How to Eliminate Bad Habits and Improve Driving
Driving dangerously can cost lives. According to the government website, there were 1,780 road deaths in the year up to September 2015.
We’ve put together a list of bad driving habits; so think about those figures next time you get in your car.
Using a mobile phone.
With the evolution of technology, it’s becoming harder and harder to escape the digital world. Using your mobile phone whilst on the road is one of the worst driving habits and it’s also illegal.
If you’re taking a longer journey, then keep your phone out of reach. If you can’t see that you’ve got a text whilst driving, then you won’t be tempted to check it every 30 seconds!
Most modern phones come with a Bluetooth or hands-free setting, and if your car does too, then you should use this instead of holding your phone. If it’s not an important text or call, then they can wait. The safety of you and those around you is infinitely more important whilst you’re driving.
Lane jumping is another bad driving habit you need to break as soon as possible. It makes you unpredictable, and just because you know what lane you should have been in, it doesn’t mean other road users do.
Plan your journey before you leave home, and if going through an unfamiliar area then read the road signs as you approach them. Trying to skip from one lane to the other puts yourself and others in danger.
If in doubt, then find a safe place to pull over – in a car park or lay-by – and find out where you went wrong. If you’re still struggling to find out what lane you need to be in, try to find an alternate route to your destination.
Failing to indicate
Linking back to lane jumping, just because you know where you’re going doesn’t mean everyone else does. Indicators are designed to forewarn other road users of which direction you’re going to be driving.
Never assume that everyone outside of your car is psychic. Use your indicators and let others know where you’re going, before an accident happens.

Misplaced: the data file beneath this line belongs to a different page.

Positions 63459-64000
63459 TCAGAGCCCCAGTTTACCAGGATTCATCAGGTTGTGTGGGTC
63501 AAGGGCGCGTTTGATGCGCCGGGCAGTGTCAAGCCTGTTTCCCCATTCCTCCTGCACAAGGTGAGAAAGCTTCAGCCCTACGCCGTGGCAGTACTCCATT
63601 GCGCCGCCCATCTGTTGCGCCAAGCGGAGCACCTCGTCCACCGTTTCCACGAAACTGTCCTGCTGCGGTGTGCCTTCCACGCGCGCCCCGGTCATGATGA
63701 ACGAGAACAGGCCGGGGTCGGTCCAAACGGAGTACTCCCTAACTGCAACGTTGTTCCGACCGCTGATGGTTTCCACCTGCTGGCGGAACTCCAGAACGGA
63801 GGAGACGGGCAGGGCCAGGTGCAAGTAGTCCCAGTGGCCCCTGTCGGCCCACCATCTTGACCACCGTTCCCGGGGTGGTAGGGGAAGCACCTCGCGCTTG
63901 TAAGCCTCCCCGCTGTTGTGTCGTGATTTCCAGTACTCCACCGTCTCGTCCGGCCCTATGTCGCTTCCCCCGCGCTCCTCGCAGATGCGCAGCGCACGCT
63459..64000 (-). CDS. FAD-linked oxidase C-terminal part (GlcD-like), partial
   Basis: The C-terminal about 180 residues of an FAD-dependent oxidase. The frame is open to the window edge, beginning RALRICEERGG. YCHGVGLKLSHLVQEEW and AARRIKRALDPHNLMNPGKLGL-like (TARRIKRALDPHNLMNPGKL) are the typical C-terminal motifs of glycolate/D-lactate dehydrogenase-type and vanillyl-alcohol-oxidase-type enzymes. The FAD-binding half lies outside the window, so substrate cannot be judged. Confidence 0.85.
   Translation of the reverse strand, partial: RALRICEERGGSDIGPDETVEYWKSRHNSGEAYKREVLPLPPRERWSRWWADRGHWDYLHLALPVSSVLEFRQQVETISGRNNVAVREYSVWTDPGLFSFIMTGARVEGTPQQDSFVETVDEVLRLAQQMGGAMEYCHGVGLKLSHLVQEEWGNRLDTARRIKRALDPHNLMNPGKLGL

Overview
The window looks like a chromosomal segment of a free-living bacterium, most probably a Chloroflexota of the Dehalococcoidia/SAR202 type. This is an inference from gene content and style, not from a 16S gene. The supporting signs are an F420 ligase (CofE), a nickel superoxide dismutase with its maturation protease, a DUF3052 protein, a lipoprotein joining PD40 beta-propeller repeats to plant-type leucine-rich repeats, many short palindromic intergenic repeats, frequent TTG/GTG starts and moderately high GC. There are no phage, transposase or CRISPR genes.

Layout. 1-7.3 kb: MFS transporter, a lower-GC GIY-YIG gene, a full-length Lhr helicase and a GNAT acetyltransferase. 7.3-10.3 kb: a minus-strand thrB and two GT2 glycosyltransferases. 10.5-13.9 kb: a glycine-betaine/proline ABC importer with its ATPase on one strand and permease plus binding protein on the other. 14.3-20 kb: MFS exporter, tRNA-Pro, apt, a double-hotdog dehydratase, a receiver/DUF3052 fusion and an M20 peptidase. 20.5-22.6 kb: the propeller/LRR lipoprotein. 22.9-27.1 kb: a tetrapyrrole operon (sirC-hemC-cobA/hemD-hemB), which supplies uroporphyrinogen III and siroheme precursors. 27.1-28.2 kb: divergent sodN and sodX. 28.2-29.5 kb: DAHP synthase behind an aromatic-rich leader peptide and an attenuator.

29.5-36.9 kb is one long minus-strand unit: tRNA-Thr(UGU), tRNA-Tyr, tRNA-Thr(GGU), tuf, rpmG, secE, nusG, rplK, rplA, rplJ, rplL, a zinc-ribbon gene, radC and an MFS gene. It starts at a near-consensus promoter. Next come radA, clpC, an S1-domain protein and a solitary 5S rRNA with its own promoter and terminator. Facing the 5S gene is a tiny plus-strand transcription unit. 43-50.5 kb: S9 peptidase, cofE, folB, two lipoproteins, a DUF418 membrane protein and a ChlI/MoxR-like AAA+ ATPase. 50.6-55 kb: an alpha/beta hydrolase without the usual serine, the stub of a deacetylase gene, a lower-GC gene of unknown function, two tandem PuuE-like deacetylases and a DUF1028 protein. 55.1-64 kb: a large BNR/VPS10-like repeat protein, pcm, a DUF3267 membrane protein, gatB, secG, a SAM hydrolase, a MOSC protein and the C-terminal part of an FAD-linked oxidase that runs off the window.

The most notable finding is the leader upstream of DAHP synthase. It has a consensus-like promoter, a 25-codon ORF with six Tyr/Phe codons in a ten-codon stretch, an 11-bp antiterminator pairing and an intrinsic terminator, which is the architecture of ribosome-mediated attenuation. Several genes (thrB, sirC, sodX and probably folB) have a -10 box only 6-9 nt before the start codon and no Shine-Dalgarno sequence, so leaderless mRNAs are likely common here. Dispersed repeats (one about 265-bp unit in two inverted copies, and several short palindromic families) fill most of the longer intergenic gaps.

You not indicating can put pedestrians or cyclists in danger. If you’re planning to turn left, but they think you’re going straight on, they could try to cross the road in front of you.
Everyone has experienced this in the past, and some drivers are guiltier of tail gating than others.
There are two main differences between tailgaters. The “you need to move out of my way now” tailgaters and the “you just keep going, I’m just following” ones.
If you find yourself tailgating as the former, then back off from the driver in front. They may not be as confident on the road, and a nervous driver makes mistakes. Nowhere can be so important that you’re putting yourself and other drivers in danger.
If you think you’re tailgating as the latter, then check your distance. If they slammed on their brakes suddenly, would you have the chance to stop before crashing into the back of them? Sometimes it’s unconscious; you might not even realise you’re that close.
So there we have it, some of the most common bad habits of drivers, and how to eliminate them. Making clear and conscious choices to be a safer driver can be the difference between accidents and stress-free driving.
What do you think? If you’ve experienced any of these recently and have a unique way of dealing with them, then do get in touch; we’d love to hear from you.